Tech CEOs: Here's Where the Growth Lies
Nonetheless, LSI CEO Abhi Talwalkar reflected Seagate's comments. "There's definitely a cautious orientation out there," he said. "We're still growing in all the areas where we expected growth, but less than we expected three months ago -- wireless infrastructure capital equipment spending is still a bit slow."
"It was nothing as bad as early 2009, but there's definitely some signs of
To illustrate his point, McAdam noted that F5's hiring remains robust. "This last quarter, we hired just under 100 people," he said. "This quarter, we're hoping to exceed that, probably hiring about 125 people."
With economic issues weighing on Silicon Valley, the Nasdaq has gained just 0.1% during the past month, lagging the S&P 500's modest gain of 1.5%. The Nasdaq has risen more than 12% this year, outpacing the S&P 500's 9.9% gain.
Not all tech companies are feeling the spending burn, as evidenced by strong second-quarter numbers from EMC(EMC) . The results marked the company's 10th consecutive quarter of double-digit year-over-year revenue and profit growth.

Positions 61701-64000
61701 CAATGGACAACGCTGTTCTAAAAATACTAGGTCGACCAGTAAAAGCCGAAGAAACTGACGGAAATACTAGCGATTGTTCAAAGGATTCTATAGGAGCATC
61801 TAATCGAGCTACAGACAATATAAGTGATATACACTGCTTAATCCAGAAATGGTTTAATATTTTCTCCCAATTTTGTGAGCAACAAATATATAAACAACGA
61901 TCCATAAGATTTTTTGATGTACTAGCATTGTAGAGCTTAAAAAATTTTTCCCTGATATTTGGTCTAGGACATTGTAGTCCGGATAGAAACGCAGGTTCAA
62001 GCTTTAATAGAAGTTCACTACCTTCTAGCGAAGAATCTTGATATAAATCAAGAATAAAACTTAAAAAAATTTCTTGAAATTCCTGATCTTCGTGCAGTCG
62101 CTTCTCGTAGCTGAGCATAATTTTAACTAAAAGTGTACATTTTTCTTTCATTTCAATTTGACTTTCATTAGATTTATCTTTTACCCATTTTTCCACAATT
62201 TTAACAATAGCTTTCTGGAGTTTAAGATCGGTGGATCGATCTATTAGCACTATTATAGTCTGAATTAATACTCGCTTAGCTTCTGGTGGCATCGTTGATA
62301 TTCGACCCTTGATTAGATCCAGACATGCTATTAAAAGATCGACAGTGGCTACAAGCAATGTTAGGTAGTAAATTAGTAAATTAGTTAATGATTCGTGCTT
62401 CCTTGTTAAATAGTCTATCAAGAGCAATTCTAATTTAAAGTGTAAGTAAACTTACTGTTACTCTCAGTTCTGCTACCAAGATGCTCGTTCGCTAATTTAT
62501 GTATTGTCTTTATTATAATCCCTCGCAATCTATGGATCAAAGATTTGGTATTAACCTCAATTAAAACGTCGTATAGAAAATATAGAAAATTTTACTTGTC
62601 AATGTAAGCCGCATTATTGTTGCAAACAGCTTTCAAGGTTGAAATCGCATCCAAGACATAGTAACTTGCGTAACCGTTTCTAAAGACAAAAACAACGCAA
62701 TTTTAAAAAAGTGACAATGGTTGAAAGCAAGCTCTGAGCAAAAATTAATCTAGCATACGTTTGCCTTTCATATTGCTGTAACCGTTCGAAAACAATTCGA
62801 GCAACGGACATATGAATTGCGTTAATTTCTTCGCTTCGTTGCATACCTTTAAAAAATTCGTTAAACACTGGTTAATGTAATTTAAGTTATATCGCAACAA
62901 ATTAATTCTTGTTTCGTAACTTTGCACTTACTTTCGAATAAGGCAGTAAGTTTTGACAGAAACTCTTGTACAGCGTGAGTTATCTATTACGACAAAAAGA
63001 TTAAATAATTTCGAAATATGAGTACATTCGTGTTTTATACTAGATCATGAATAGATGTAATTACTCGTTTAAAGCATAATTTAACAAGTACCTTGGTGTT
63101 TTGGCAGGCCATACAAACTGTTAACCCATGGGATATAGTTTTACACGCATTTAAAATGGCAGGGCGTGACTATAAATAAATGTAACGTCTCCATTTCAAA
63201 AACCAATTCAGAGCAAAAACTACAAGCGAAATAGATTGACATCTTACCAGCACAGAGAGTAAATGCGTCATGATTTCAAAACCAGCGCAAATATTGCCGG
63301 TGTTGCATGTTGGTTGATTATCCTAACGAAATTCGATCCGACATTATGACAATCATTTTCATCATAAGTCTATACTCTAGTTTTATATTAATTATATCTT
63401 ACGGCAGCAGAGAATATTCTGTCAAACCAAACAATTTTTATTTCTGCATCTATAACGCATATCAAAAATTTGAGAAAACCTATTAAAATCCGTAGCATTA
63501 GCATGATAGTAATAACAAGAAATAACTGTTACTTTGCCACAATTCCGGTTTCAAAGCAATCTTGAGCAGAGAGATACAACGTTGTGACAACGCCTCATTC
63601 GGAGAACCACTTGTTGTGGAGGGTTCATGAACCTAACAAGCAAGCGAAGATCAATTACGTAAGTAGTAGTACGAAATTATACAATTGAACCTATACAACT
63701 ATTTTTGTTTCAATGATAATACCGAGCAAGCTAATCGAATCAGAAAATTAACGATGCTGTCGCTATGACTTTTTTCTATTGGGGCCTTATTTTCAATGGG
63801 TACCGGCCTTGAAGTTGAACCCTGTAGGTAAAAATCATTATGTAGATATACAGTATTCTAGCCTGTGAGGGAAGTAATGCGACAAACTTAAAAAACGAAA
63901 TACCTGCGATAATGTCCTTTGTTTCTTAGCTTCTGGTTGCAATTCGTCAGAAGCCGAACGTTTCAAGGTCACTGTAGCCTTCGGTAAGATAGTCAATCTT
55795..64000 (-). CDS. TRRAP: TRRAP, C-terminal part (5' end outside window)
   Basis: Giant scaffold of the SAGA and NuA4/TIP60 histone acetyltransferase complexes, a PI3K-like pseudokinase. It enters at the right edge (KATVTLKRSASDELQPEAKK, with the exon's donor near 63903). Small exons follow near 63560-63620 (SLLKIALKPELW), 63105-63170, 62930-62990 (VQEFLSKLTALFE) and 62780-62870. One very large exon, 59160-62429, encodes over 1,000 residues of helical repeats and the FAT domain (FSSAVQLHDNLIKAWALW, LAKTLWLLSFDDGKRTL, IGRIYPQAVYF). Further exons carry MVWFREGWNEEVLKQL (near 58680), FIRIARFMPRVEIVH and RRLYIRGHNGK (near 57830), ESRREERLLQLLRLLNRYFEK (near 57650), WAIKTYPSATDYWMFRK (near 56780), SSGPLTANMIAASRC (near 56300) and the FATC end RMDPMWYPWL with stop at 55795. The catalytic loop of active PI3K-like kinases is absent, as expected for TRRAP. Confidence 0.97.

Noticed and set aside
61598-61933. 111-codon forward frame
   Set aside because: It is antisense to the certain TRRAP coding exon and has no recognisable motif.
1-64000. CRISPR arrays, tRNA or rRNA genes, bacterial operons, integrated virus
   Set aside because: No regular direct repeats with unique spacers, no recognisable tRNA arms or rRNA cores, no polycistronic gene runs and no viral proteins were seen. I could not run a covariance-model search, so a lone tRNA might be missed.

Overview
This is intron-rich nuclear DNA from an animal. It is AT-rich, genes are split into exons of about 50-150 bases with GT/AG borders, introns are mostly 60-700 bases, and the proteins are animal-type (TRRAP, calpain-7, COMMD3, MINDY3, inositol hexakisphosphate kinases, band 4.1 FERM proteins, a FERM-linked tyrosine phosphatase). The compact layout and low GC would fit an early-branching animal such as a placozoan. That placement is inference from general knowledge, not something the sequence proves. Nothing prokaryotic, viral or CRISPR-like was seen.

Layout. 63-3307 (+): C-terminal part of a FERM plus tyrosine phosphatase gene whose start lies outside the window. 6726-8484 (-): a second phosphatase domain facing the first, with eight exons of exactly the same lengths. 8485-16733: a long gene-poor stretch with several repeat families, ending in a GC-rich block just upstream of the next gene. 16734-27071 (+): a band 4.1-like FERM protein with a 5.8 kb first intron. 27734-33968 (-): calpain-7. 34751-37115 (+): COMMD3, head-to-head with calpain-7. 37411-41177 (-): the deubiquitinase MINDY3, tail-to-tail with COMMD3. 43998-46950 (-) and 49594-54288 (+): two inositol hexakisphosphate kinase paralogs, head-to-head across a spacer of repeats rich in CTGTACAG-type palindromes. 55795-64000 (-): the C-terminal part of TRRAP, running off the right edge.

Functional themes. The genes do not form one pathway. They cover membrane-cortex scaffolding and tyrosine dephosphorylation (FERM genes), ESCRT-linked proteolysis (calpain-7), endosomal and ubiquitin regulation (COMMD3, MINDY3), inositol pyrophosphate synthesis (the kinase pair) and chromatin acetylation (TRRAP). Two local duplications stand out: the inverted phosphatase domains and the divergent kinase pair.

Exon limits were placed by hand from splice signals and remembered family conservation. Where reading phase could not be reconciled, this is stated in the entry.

EMC storage rival CommVault(CVLT) also posted robust results earlier this week, growing its revenue by 22%.
"The quarter was pretty well-balanced -- it started well and it ended well," CommVault CEO Bob Hammer said in an interview. "The momentum is continuing into this current quarter."
Still, CommVault is taking nothing for granted. "The assumption is that IT spending will come under pressure and we're attempting to mitigate that by making sure that our sales opportunity funnel increases at a faster pace," said Hammer. That could involve, for example, focusing sales people on very specific segments of the market and certain CommVault products.
In addition to storage, security and cloud are also hot technologies.
Security specialist Sourcefire(FIRE) , which is one of TheStreet's Breakout Stocks, beat analysts' second-quarter estimates on Tuesday.